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Discovering chemistry
Discovering chemistry

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Summary of session 1

  1. All matter is made up of tiny particles called atoms which are composed of a central positively charged nucleus surrounded by negatively charged electrons.
  2. The nucleus comprises positively charged protons and neutrons carrying no charge. The masses of protons and neutrons are the same, but the mass of electrons is negligible in comparison. The number of protons must equal the number of electrons, where there is an imbalance the species are referred to as ions.
  3. The number of protons in the nucleus is the atomic number of an atom, and a substance made up of atoms of the same atomic number is an element.
  4. Atoms of the same element that differ only in the number of neutrons they contain are known as isotopes. They have different atomic masses to other isotopes of the same element.
  5. Electrons are not located in a precise orbits around the nucleus, rather in regions of space where there is a high probability of finding them – these are atomic orbitals.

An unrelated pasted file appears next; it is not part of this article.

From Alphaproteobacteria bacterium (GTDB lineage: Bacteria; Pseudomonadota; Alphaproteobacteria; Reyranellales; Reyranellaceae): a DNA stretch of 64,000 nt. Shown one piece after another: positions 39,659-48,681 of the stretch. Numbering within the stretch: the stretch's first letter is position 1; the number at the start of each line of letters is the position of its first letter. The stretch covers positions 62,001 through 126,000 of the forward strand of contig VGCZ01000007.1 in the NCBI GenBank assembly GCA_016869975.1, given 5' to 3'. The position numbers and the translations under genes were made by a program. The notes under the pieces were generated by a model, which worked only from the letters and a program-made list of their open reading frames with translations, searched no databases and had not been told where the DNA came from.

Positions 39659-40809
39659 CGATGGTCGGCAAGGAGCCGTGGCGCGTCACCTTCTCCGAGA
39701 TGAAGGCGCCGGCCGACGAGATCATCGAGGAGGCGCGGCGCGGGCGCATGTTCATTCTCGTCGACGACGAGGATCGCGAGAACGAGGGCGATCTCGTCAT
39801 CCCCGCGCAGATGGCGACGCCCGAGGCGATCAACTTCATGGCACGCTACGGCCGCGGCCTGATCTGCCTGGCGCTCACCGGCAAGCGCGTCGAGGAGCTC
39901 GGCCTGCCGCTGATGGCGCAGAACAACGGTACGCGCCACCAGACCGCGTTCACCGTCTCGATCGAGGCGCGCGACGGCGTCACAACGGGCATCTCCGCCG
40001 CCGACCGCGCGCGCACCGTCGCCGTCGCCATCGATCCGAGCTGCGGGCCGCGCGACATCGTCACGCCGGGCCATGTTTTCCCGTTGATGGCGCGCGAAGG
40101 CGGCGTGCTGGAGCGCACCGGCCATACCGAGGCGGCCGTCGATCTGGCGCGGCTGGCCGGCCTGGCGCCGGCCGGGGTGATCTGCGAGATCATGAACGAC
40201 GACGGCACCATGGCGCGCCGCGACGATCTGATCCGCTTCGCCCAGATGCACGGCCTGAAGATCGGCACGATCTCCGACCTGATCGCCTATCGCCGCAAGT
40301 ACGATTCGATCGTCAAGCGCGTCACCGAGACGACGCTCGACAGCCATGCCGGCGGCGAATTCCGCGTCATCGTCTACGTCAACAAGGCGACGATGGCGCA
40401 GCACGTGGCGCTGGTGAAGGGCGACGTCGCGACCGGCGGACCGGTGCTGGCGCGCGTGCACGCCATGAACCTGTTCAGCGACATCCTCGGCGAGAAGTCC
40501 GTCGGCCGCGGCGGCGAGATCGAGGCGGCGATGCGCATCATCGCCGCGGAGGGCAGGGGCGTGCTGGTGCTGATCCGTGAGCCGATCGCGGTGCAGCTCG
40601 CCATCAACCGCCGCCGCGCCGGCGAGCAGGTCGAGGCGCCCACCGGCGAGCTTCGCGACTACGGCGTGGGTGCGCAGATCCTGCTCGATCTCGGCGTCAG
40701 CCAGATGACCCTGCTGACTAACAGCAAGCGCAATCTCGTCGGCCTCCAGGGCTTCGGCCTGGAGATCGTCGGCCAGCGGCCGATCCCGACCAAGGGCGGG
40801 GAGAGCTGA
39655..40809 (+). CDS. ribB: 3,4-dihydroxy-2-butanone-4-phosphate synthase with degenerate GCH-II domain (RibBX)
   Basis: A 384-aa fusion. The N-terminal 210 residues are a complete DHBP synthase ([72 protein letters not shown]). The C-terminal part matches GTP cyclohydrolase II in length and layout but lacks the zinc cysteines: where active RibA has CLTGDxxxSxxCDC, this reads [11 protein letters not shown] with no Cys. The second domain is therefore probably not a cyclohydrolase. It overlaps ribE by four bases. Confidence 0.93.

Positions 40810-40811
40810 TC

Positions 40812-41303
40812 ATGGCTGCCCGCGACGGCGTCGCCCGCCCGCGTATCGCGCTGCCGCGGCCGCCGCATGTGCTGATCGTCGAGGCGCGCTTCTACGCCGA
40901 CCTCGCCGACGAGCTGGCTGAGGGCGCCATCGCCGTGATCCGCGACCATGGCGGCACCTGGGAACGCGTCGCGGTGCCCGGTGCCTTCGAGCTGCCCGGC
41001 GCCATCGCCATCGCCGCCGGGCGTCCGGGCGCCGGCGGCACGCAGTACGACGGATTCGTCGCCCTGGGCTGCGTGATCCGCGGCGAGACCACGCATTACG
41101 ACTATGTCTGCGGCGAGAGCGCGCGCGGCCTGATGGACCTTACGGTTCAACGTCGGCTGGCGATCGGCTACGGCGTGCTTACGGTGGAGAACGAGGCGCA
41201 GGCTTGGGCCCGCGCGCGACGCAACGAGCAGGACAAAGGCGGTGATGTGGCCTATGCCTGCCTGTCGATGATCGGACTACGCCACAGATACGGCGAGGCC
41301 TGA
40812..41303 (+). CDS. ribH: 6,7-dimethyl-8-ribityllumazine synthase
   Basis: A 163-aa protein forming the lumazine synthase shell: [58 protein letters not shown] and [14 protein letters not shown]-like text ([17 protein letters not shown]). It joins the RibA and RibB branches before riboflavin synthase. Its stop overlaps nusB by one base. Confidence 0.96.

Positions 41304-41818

6. Electrons in atoms are labelled by a unique set of quantum numbers.
  7. The arrangement of electrons in the atomic orbitals of an atom is known as its electronic configuration. The outermost electrons which are involved in chemical bonding are known as valence electrons. The remainder are the core electrons.
  8. In the periodic table, elements are arranged into horizontal rows called periods and vertical columns called groups. Patterns in the chemical and physical properties of the elements is revealed by the appearance of similar elements in the same Group.
  9. Different solid forms of the same element are known as allotropes.